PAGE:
(Editor's Note: This story was updated at 10:45 a.m. Wednesday to note that a MSHSL meeting will be held on Monday.)
The final whistle hasn’t been blown on high school football and volleyball across Minnesota just yet.
The Minnesota State High School League announced Wednesday morning that it will meet at 9 a.m. Monday to determine whether high school football and volleyball can resume this fall.
MSHSL Board President Blaine Novak called for the special meeting after the Board on Tuesday reviewed the previous decision to move football and volleyball to the spring.
A three-day notice is required for the Board to hold a special meeting.
Illinois and Minnesota are the only states in the Midwest that are not playing football in 2020 due to COVID-19 concerns.
Colorado and Michigan had originally postponed football and volleyball until the spring of 2021, but on Sept. 3, Michigan Governor Gretchen Whitmer lifted her restrictions, and Michigan will have high school football and volleyball –– albeit shortened seasons –– this fall. Colorado also reversed course.
On Aug. 4, football and volleyball in Minnesota were moved from this fall to a season that is expected to run from mid-March to mid-May.
That decision, for football, came by a 13-5 vote after a vote on allowing it to be played in the fall failed with a 12-6 margin. Volleyball was also put in the March-through-May “fourth season” with an 11-7 vote after the vote to play in the fall failed, 10-8.
If the two sports are moved back to the fall, football practices could start on Sept. 21, with first games played on Oct. 2. With a delay due to a six-week club team schedule, volleyball would likely begin on Oct. 12 with matches starting on Oct. 22.
The pressure to play is rising in Illinois and Minnesota.
Illinois reaffirmed its decision to keep football on a late-winter 2021 schedule on Tuesday.
Illinois governor J.B. Pritzker was pressed by reporters that day on his decision to postpone football and volleyball, and he gushed that, “If they have decided to endanger children in those states … that is their decision.”
On Saturday, parents and athletes rallied outside Minnesota Gov. Tim Walz’s residence in St. Paul with the rallying cry, “Give us the Ball. Let’s play this fall.”
As of Tuesday, Minnesota is one of 19 states, along with Washington D.C., that will not have a fall football season. The list includes: California; Colorado; Connecticut; Delaware; Hawaii; Illinois; Maine; Maryland; Massachusetts; Nevada; New Mexico; New York; North Carolina; Oregon; Rhode Island; Vermont; Virginia; and Washington.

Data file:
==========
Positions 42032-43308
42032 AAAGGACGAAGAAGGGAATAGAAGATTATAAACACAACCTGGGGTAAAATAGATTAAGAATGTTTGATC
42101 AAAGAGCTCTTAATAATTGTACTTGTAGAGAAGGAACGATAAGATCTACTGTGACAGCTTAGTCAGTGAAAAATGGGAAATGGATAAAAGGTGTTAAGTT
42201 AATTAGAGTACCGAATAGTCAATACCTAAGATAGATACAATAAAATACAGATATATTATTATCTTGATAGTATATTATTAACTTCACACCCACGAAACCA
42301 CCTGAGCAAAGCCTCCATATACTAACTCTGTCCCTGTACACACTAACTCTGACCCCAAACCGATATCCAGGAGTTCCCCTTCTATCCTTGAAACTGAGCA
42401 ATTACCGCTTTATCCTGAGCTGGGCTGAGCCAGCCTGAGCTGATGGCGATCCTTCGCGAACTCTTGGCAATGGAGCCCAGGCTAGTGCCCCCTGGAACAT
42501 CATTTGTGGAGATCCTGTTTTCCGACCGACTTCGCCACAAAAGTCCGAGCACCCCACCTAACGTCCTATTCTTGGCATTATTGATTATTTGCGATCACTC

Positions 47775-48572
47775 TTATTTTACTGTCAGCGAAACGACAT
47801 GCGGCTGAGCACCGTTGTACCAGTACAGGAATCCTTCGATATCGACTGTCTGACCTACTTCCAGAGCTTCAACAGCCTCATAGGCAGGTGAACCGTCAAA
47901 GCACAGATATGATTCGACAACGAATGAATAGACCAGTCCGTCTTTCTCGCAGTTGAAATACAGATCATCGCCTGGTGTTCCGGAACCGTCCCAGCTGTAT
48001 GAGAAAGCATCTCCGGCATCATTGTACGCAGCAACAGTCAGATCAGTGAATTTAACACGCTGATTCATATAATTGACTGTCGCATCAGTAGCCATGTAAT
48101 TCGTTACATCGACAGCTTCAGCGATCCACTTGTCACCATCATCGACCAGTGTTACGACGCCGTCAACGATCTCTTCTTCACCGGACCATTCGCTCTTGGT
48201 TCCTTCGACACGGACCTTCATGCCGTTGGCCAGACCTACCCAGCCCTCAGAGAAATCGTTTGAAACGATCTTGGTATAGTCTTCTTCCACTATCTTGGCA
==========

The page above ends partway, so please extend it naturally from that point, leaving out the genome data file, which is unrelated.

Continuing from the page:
All four states sharing a border with Minnesota — Wisconsin, Iowa, North Dakota and South Dakota — are playing football this fall. Wisconsin is scheduled to begin football on Sept. 23 while Iowa and the Dakotas are already underway.
“To see football around us has impacted how our coaches feel,” said MSHSL Associate Director Bob Madison. “With Michigan’s decision, it has impacted where they are. … We have played under two weeks in the past when we had a facility issue for the Prep Bowl.”
Madison added, “Football players are saying, ‘Why not us?’ I believe our student-athletes have the best opportunity in our schools.”
MDH UPDATES COVID NUMBERS
Early in Tuesday’s MSHSL workshop, representatives from the Minnesota Department of Health updated the board on COVID-19 numbers around the state.
Football and weight training were combined due to a lack of football games in the summer. In total, there were five outbreaks, with three-to-seven cases per outbreak.
Volleyball had four outbreaks, with 2-to-4 cases per outbreak and all within team transmission. The data was compiled with college-aged athletes.
A study was also conducted with 348 schools, with 1,248 fall teams, reporting that 199 teams — 16 percent — were affected by the coronavirus. That includes having athletes that tested positive, students that sat out due to close contact, missing practices or missing games. The goal is to collect data every two weeks.
The rates in each sport:
Boys cross-country: 11 percent; girls cross-country: 8 percent
Boys soccer: 22 percent; girls soccer: 23 percent
Girls swim and dive: 20 percent
Girls tennis: 20 percent
“The sports that have closer contact and high levels of exertion are going to be riskier than those that are practiced more individually or without contact because of the nature of the way this virus is transmitted,” said senior epidemiologist Jayne Griffith. “(It is) most efficiently transmitted with close contact. If someone is breathing heavily, yelling or exerting themselves, they’re able to generate and disperse particles into the airspace.”